The Car and Truck Fleet and Leasing Management Magazine

Key Milestones in Fleet Remarketing

Since J.M. Rawls held the first auto auction in 1938, wholesale vehicle remarketing has grown to a multi-billion dollar industry.

September 2011, by Chris Wolski - Also by this author

Since J.M. Rawls held the first auto auction in 1938, wholesale vehicle remarketing has grown to a multi-billion dollar industry.

● Automotive remarketing is born when J.M. Rawls holds the first auto auction in Leesville, S.C.

● An estimated 10,000 vehicles are sold through auctions.

● The National Auto Auction Protective Association (NAAPA) is formed.

● An estimated 100,000 vehicles are sold at auction with 5 percent of these sold by lease companies.

● The Auction Insurance Agency is born when Skinny Waldrop asked Tom Adams to look into providing auctions with insurance on checks and drafts.

● The NAAPA is reorganized and renamed the National Auto Auction Association (NAAA).

● The NAAA merges with the Western Auto Auction Association, and the country is subdivided into four zones.
● Tim Anspach is elected NAAA president.

● Auction volume reaches 350,000 units.
● Jack Charlesworth of AMC, later GM and Manheim, is the first “factory man” to attend an NAAA convention.

● Chrysler becomes the first manufacturer to hold “closed” sales.

● American Motors begins “open” auction sales.
● NAAA moves its headquarters to Lincoln, Neb.
● Cox purchases Black Book.

● Cox purchases Manheim Auto Auction, Fredericksburg Auto Auction, and Bordentown Auto Auction.
● Ford and GM hold first “closed” auction sales.

● Auction sales hit 1.25 million vehicles and institutional share grows to 15 percent.

● The NAAA publishes its first directory.

● Congress passes the Motor Vehicle Information and Cost Savings Act, known popularly as the “Federal Odometer Law.”

● The first oil embargo sends the auto industry into a tailspin with resale values plummeting for larger vehicles.

● The Federal Trade Commission (FTC) proposes used-car sales rules.

● Second oil crisis following Iranian revolution.

● Auction sales soar to 3 million units.
● GMAC starts selling repossessed and off-lease vehicles at auction.
● Manheim expands to 12 auctions.

● Cox sells Black Book to Hearst.

● British Car Auctions purchases Nashville Auto Auction, forming Anglo American Auto Auction.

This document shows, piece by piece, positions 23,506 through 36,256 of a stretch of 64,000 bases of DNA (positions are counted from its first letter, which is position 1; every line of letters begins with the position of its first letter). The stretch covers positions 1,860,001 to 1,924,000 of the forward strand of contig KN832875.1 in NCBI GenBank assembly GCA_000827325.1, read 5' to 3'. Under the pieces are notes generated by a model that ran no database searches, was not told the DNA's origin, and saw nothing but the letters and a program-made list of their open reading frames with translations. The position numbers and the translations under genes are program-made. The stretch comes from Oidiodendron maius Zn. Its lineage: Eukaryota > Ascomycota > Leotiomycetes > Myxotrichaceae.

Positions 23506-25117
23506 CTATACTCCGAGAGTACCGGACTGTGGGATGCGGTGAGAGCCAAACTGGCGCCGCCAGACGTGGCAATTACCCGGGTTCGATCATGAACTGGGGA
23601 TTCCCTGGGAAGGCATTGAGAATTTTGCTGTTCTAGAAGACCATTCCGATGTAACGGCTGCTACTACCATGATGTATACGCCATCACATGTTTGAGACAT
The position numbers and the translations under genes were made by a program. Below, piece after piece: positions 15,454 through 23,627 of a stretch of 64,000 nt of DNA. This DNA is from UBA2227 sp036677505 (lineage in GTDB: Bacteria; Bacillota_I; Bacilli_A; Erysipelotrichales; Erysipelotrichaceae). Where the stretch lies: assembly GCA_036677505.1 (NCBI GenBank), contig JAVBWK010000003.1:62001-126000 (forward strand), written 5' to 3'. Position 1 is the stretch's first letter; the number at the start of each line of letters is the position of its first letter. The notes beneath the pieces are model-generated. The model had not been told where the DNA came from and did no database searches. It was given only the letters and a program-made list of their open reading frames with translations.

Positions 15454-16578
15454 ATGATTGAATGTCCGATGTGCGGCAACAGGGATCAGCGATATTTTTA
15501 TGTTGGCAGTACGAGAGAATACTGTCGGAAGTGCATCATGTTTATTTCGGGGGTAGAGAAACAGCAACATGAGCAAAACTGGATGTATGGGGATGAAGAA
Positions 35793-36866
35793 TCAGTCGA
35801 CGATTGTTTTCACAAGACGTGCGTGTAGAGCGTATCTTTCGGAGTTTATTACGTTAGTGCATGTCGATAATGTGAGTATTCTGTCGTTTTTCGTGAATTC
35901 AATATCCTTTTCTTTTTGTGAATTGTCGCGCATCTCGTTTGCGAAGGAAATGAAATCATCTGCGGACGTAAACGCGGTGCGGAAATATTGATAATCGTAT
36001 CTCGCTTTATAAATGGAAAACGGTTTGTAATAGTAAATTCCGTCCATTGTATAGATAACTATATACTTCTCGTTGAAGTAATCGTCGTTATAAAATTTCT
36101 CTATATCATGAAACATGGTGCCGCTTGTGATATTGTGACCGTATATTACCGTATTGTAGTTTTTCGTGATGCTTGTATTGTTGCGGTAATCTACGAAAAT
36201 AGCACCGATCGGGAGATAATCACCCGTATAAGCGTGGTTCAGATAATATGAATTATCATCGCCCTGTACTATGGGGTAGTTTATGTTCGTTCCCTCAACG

● Through its Odometer Tampering Elimination Committee, the NAAA spearheads efforts to eliminate this illegal/unethical activity.
● The Motor Vehicle Theft Law Enforcement Act is passed, facilitating the tracing and recovery of parts from stolen vehicles.

● GE Capital purchases South Seattle Auto Auction and begins building an auction chain.
● GM begins sale of “program” cars to daily rental companies.

The Truth in Mileage Act becomes law.

● ADT Limited purchases Anglo American and changes its name to ADT Auctions, Ltd.

● ServNet is formed.
● Bernie Hart retires after 30 years as NAAA executive secretary.


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Please note that comments may be moderated. 
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  1. 1. Marla Thorsen [ August 03, 2012 @ 04:03PM ]

    Why is it that GMAC is not fined for selling repossessed vehicles with a suspected odometer tampering to dealers across the border, to the next state auction available? they do not disclose any odometer tampering and the vehicle is sold at top value to unsuspecting buyer. Yet they impose heavy fines and penaltys on the original leasor for suspected odometer tampering.This is fact and GMAC should be shut down!

  2. 2. km [ August 30, 2012 @ 11:01AM ]

    odometer tampering is a federal offense if this is true they could be fined . and serve time in jail


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